By Kerrian Dailey – Student of International Relations

Nowadays it is possible to observe that from the digital plane, the internet together with social media is giving the opportunity to be heard to new voices that until now have been marginalized. Although, the use of social media, like any other tool derived from current technology, not only has advantages, but also great risks. Therefore, in a new social scenario based on digital communication where minorities seek to extend their voice with the use of social networks, it is necessary for the media to report on the different conclusions that could derive from their use. Therefore, what role do social media take in the objective of including minority voices in society?

First, it is important to remember that in the past, these groups only had their own tools for oral communication that, because they were limited to the physical setting, did not always have a wide scope (Manfredi, 2021). But, in the new media scenario, its resources have been enriched so much that the greatest potential of the use of social networks is that they can provide an almost immediate means to generate protest. An example of this may be the situation related to the community of black people in the United States, the murder of George Floyd. In this case, a video published on the Facebook platform, where the murder of Floyd by the police force was recorded, initially generated strikes, both in large cities and in small towns throughout the country, turning this situation into the movement of largest mass protest in US history (Burch et al, 2021). Thus demonstrating the great reach that social networks can provide.

In the same way, minority communities in Costa Rica can take advantage of this type of reach that brings with it the use of social networks, mainly one community, the indigenous people. Like many other marginalized populations, the Costa Rican indigenous population is not exempt from abuses by those who benefit the most. The Coordinadora de Lucha Sur Sur (CLSS) recorded 86 attacks against the native peoples of the southern area of Costa Rica in 2020, including the murder of Jerhy Rivera, which to this day remains unpunished (Prensa Latina 2021). This community is basing its efforts on a report signed by 22 indigenous groups in the country, which, through the systematization and construction of hard data, seeks to achieve justice. However, despite the fact that all the events reported in the document were publicly and criminally denounced, no corresponding judicial or administrative sanctions have been established (Prensa Latina, 2021). Although a report is a very conventional medium and aimed at a very limited audience, if social media is used to attract the attention of the masses and the support of many other sectors, the story may be different.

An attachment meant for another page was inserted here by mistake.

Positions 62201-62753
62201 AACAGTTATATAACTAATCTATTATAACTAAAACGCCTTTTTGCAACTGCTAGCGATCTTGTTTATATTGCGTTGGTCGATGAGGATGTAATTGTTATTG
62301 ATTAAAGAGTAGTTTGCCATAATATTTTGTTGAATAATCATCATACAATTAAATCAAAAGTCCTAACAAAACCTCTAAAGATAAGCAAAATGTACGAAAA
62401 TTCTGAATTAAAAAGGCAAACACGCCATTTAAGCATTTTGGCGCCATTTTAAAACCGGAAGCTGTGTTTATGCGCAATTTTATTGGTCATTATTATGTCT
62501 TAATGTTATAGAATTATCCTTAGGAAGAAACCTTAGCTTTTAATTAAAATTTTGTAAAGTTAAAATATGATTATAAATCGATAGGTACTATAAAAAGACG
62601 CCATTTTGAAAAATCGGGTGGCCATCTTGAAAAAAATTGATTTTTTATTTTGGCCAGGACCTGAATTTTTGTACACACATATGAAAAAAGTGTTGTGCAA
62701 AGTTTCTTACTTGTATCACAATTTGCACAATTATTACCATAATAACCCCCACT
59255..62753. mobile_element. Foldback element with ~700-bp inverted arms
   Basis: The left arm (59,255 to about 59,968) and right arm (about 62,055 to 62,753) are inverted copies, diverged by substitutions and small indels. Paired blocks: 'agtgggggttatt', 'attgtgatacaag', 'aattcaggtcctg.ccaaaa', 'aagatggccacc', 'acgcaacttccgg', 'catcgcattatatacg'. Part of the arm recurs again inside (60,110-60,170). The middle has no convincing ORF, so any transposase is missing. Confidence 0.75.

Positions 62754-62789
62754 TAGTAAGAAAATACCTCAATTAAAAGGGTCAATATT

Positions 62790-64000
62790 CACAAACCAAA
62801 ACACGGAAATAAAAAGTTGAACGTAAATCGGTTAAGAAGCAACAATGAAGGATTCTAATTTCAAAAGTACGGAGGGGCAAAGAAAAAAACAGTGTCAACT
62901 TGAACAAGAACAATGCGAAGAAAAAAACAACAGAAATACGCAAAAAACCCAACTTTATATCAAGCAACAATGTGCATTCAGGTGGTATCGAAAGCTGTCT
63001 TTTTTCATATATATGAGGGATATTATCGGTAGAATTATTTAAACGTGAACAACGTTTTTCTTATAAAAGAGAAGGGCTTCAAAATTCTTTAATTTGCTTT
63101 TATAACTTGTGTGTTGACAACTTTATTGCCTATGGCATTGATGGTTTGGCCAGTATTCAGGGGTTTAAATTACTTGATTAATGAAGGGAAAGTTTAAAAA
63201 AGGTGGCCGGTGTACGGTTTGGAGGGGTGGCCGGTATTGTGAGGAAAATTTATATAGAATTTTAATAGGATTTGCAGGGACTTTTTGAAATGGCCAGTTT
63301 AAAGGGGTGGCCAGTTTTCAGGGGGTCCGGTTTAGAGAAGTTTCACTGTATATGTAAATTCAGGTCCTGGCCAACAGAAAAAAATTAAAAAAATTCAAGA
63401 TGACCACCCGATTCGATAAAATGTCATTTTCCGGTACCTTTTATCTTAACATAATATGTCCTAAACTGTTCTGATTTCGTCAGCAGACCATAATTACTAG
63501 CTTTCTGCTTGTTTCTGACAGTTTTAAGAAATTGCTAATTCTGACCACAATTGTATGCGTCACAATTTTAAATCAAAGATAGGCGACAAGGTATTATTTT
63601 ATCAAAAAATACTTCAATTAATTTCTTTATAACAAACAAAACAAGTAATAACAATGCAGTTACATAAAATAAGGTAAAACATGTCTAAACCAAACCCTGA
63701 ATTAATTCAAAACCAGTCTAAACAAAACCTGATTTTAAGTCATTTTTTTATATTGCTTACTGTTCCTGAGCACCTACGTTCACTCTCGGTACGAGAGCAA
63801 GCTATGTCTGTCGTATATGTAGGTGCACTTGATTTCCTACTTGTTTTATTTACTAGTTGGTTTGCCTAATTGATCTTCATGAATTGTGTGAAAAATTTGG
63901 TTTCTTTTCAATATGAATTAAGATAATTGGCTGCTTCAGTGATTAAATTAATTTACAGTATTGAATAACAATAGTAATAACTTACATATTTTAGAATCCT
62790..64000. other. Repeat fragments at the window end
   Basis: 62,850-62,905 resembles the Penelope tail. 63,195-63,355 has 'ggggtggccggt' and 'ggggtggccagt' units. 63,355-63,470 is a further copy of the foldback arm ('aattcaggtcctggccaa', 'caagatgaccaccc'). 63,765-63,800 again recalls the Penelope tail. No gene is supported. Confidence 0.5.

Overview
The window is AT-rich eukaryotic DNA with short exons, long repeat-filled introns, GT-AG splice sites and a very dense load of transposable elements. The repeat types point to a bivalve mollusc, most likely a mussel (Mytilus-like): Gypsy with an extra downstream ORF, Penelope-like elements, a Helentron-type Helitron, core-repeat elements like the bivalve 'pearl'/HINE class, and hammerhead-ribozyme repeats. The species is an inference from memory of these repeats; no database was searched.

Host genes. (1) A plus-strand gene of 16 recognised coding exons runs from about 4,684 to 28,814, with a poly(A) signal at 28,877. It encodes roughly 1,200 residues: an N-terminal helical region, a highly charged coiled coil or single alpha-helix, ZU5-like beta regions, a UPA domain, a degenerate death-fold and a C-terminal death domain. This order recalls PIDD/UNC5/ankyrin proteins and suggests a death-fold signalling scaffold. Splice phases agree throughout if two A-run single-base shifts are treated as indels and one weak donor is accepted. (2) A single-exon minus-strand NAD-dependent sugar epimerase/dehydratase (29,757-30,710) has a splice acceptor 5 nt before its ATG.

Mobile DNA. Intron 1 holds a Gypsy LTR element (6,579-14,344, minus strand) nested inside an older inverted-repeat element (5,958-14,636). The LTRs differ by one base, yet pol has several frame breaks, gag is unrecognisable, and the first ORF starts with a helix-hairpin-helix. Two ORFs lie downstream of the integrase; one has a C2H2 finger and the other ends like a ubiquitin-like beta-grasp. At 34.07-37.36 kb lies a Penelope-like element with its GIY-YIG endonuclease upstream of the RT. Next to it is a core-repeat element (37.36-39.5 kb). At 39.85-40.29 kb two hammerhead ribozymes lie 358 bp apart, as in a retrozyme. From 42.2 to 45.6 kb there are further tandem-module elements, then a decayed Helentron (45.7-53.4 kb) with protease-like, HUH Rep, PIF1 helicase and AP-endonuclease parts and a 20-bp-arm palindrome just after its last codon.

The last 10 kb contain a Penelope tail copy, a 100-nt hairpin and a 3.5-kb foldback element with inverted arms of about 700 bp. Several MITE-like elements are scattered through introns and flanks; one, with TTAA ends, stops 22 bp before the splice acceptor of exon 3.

However, the use of social networks not only generates positive aspects in the search for the inclusion of minority communities, but also presents risks. For example, the use of digital media (social networks) as a substitute for traditional methods has helped eliminate the need to have a leader as a coordinator of demonstrations, however, as Gutierrez (2020) mentions, the absence of a leader or a central figure to follow during these types of movements hurts long-term success because social media lacks deep trust among protestants. In addition, situations can occur that harm these minority groups, such as situations such as those carried out by governments such as China that use cybertroles that flood forums and social networks to drown protesters, such as the situation in Hong Kong (Salas, 2018). Thus demonstrating that, despite having a great scope that can benefit the inclusion of the voice of these communities, there are also risks that undoubtedly must be taken into account.

In conclusion, social networks can be beneficial for the empowerment of minority communities, mainly because of the reach that their voices can have. However, there are also risks that must be considered. On the other hand, it is motivated that the Costa Rican communities that are marginalized, such as the indigenous, use this medium to spread their voice, as did the “black live matters” movement and not depend on a conventional medium.


MOXIE es el Canal de ULACIT (, producido por y para los estudiantes universitarios, en alianza con el medio periodístico independiente, con el propósito de brindarles un espacio para generar y difundir sus ideas.  Se llama Moxie - que en inglés urbano significa tener la capacidad de enfrentar las dificultades con inteligencia, audacia y valentía - en honor a nuestros alumnos, cuyo “moxie” los caracteriza.

  • Burch et al. (2021). La muerte de George Floyd reavivó un movimiento; ¿qué sigue ahora?
  • Gutiérrez, W. (2020). Los cambios diarios en el campo de protesta.
  • Manfredi, J. (2021). Minorías en red.
  • Prensa Latina. (2021). Indígenas de Costa Rica contabilizaron 86 agresiones en 2020.
  • Salas, J. (2021). Así es cómo las minorías convencen a las mayorías para lograr un cambio social.